Sunday, 27 October 2013

In Defence of ACAB

    ACAB is an acronym that has been shouted, spraypainted, tattooed and banner-dropped the world over. In case you're not in the know, it stands for All Coppers Are Bastards - a phrase which concisely states a disdain for police, whatever those reasons may be. It is a phrase not without its detractors, which have ranged from ridiculous to rather reasonable. 

In the former camp: After a man was filmed being beaten by police at 2013's Mardis Gras in Sydney, an anti-police brutality march was organised. While some friends and I held a banner that bore the infamous acronym, a man approached me and angrily asked: "So if a gay person beat someone up, would all gays be bastards then?" It was an interesting attempt to conflate anti-police attitudes with homophobia, which I deflected by stating: "Being gay isn't a systematically oppressive job".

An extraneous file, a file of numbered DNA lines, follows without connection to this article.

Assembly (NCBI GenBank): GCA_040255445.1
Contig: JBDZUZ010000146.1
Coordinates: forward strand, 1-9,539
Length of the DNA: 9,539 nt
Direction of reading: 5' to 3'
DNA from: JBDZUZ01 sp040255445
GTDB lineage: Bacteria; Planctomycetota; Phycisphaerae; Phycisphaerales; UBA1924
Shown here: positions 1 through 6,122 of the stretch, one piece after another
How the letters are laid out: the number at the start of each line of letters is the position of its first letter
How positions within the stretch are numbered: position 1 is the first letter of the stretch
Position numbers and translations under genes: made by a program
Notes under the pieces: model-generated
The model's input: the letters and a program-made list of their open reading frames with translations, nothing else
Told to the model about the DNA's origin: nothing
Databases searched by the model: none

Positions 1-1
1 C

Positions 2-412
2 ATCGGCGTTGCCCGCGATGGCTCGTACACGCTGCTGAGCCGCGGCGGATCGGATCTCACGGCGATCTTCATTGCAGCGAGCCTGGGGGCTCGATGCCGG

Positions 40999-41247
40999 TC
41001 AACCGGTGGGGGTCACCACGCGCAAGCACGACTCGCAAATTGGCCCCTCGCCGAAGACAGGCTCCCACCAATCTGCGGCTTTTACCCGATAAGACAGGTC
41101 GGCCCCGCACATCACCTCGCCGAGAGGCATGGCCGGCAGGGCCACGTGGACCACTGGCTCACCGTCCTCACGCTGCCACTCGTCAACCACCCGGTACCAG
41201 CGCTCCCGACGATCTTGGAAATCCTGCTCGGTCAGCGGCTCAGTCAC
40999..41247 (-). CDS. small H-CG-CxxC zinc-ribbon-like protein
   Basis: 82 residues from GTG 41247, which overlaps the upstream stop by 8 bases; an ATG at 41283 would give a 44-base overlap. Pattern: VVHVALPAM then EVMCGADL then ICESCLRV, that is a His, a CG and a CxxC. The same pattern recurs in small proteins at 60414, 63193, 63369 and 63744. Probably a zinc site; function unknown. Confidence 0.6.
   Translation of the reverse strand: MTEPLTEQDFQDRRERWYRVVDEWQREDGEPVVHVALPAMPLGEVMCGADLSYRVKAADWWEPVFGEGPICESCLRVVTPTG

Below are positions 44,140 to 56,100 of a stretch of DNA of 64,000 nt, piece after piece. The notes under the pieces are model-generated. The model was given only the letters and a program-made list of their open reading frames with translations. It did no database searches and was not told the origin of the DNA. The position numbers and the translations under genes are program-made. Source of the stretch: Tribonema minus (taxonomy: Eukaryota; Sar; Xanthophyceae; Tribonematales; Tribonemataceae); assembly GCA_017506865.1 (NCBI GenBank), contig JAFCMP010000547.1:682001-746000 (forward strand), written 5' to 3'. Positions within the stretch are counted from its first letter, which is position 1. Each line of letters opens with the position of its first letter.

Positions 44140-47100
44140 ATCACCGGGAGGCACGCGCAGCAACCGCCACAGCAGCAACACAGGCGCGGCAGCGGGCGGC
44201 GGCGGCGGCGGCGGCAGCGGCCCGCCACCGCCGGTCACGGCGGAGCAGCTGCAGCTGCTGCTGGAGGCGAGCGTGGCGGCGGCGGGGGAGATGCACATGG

In the latter camp, where people aren't pumped full of inarticulate rage, I would hazard that most would not deny some level of corruption or bastardry within the police force. But they would balance this with something along the lines of: "I know there's a few bad apples, but we need police to protect us and all up, they do a good job. Not all coppers are bastards".

     It is the generalisation - the all, in ACAB - that most take issue with. This is appealing, as it sounds like the most sober and level-headed analysis. Yes, ACAB is obnoxious. It's reductive. And definitely a little bit naughty. But to say it's wrong is to deny it a rationale that is definitely worth exploring.

     I'll kick off with the positives (don't worry, it won't last long). Obviously, police can be lovely individuals. Everyone's met nice cops. I have family friends who are police. In my job as a youth worker, I have liaised with police who I consider genuinely concerned with the local community. I'm sure police officers love their kids, love their partners, feed their goldfish on time and do the washing up.